Tuesday, June 15, 2010
Book of the Week: Spiders, Spiders and More Spiders
If you've been outside gardening lately, or even simply taking a closer look at the greenery around you, you probably noticed that you were not quite alone. Indeed, the coming of the warm weather also sparks the coming of a plethora of new life, among them insects and spiders. And if you live in the lower 48 states, Mexico or Central America, you may have seen one of the featured species on EOL - Argiope aurantia - the Black and Yellow Argiope.
Argiope aurantia is one of the "largest and most colorful orbweaving spiders from northeastern to southwestern North American." As orbweavers, Argiope aurantia build spiral, wheel-shaped webs, the round shape of which gives this spider and those with similar webs their "orbweaver" name. The life expectancy of Argiope aurantia in temperate climates is a mere year, with life lasting from birth in the fall to the "first harsh frost in the following year." In warmer climates and captivity, however, the outlook is slightly better for the females, which may live several years. Unfortunately for the males, they probably die after mating in their first year. Nevertheless, the conservation status for this species is good, as their commonality and widespread distribution currently ensures that they are in no danger of going extinct anytime soon.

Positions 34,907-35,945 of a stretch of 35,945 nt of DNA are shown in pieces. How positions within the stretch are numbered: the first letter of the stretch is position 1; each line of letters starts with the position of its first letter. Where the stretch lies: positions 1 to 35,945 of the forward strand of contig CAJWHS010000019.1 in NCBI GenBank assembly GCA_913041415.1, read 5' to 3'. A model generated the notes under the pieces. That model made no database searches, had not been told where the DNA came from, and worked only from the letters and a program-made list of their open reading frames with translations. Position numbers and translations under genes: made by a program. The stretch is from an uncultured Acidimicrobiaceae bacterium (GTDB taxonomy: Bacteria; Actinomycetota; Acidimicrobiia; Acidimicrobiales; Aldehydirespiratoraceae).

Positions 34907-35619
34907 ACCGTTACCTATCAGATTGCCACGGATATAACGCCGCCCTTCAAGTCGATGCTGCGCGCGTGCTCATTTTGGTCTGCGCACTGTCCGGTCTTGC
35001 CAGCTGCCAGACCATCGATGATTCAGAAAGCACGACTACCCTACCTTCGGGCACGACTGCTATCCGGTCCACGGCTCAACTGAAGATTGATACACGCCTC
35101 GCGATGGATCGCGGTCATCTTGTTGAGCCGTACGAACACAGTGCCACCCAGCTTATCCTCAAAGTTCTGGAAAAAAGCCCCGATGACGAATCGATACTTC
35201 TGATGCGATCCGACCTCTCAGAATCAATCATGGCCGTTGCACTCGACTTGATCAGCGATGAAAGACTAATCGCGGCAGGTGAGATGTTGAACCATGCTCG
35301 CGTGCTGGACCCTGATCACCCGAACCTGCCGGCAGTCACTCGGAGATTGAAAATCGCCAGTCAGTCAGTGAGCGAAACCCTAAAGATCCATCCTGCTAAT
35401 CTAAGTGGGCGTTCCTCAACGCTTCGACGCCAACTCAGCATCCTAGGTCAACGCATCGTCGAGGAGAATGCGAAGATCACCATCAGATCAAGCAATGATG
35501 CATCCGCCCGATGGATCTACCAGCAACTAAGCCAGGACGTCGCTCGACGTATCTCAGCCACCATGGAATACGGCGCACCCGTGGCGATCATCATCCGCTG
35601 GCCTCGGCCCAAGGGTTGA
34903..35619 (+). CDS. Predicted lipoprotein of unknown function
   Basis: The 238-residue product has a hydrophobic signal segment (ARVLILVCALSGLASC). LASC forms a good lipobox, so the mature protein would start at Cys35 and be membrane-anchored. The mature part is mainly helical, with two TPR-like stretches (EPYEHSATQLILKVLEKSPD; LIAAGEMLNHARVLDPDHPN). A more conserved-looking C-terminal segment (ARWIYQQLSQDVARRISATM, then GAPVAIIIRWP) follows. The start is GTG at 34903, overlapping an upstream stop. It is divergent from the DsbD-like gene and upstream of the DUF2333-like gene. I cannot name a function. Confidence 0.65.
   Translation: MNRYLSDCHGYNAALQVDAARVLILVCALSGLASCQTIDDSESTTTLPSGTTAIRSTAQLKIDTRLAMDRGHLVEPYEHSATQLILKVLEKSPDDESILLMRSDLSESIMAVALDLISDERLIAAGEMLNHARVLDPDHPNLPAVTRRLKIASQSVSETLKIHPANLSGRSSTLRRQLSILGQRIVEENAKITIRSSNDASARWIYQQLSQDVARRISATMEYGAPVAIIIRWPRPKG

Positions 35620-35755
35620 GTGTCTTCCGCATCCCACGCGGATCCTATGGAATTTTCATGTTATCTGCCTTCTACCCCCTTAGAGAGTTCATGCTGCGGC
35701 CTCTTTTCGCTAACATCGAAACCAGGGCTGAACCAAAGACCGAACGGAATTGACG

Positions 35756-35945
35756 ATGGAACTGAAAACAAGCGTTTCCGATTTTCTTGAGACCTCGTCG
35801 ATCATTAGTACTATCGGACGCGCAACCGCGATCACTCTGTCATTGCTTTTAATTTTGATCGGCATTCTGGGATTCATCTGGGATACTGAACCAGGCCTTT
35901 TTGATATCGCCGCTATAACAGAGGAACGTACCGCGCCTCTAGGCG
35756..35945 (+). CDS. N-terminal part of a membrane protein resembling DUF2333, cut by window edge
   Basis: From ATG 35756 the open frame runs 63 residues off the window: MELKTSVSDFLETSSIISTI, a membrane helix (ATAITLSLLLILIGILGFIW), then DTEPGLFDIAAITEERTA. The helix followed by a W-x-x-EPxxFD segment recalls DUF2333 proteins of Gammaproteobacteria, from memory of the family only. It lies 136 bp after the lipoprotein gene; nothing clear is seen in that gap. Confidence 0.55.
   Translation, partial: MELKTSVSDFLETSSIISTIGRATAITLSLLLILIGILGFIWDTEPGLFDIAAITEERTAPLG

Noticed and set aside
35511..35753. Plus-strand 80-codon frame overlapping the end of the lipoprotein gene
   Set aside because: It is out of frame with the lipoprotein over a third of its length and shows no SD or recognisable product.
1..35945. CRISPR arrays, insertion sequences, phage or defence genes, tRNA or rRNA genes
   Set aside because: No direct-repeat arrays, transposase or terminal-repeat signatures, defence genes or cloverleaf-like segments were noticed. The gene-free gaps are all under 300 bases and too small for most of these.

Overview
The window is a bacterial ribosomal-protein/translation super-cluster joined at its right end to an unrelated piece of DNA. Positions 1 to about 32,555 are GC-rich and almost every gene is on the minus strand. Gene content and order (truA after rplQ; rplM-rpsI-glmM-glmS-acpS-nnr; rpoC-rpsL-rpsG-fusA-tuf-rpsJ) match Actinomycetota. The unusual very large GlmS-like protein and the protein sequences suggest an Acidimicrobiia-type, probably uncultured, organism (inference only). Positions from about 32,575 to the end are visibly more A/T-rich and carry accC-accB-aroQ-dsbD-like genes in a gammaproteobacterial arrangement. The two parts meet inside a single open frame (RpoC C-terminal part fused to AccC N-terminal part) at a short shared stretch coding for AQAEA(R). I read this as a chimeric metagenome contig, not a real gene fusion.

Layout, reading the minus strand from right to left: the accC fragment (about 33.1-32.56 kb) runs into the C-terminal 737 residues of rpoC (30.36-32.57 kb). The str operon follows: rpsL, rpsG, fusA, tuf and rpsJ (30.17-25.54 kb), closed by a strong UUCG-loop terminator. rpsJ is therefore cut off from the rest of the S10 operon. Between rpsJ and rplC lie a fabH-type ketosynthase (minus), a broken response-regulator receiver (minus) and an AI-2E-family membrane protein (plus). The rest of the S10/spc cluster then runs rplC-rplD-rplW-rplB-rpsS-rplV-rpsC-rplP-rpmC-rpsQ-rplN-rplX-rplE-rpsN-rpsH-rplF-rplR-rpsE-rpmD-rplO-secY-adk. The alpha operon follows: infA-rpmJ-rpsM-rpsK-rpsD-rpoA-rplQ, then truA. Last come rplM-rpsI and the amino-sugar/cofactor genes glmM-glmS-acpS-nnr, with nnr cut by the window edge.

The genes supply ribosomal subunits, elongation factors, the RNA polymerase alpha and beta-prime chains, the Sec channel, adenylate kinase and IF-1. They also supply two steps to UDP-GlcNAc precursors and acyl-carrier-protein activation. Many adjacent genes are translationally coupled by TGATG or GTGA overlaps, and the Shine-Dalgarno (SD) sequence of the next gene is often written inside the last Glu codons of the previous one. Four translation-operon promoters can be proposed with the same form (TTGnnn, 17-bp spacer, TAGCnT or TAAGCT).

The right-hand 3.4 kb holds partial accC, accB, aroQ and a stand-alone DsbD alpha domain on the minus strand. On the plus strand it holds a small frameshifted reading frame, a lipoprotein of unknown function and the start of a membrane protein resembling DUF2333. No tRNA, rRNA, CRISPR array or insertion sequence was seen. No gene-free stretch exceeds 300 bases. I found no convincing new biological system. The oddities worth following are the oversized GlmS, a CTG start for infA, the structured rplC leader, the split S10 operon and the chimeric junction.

Argiope aurantia is one of the many species of spiders and other invertebrates featured in this week's book of the week, A Manual of the Common Invertebrate Animals, Exclusive of Insects, by Henry Sherring Pratt (1923), contributed by the Marine Biological Laboratory at the Woods Hole Oceanographic Institution. Within this volume, Argiope aurantia is described as,
"Body large and conspicuous, being often 25mm. long, with long legs; abdomen black and 2 bright yellow or orange bands underneath; cephalothorax gray above and yellow underneath; the web is sometimes 2 feet in diameter and has a zigzag band of silk across the middle; the male has a small, irregular web nearby; [found] in grass and bushes; in open fields, especially near water."
Take a moment to look more closely at this colorful species on EOL and within this week's book of the week. And if you're out and about this summer, be sure to keep your eyes peeled for "zigzag bands of silk" in the grass and bushes, for you might just find that the spash of bright orange or yellow in the middle of the web is indeed Argiope aurantia, the Black and Yellow Argiope.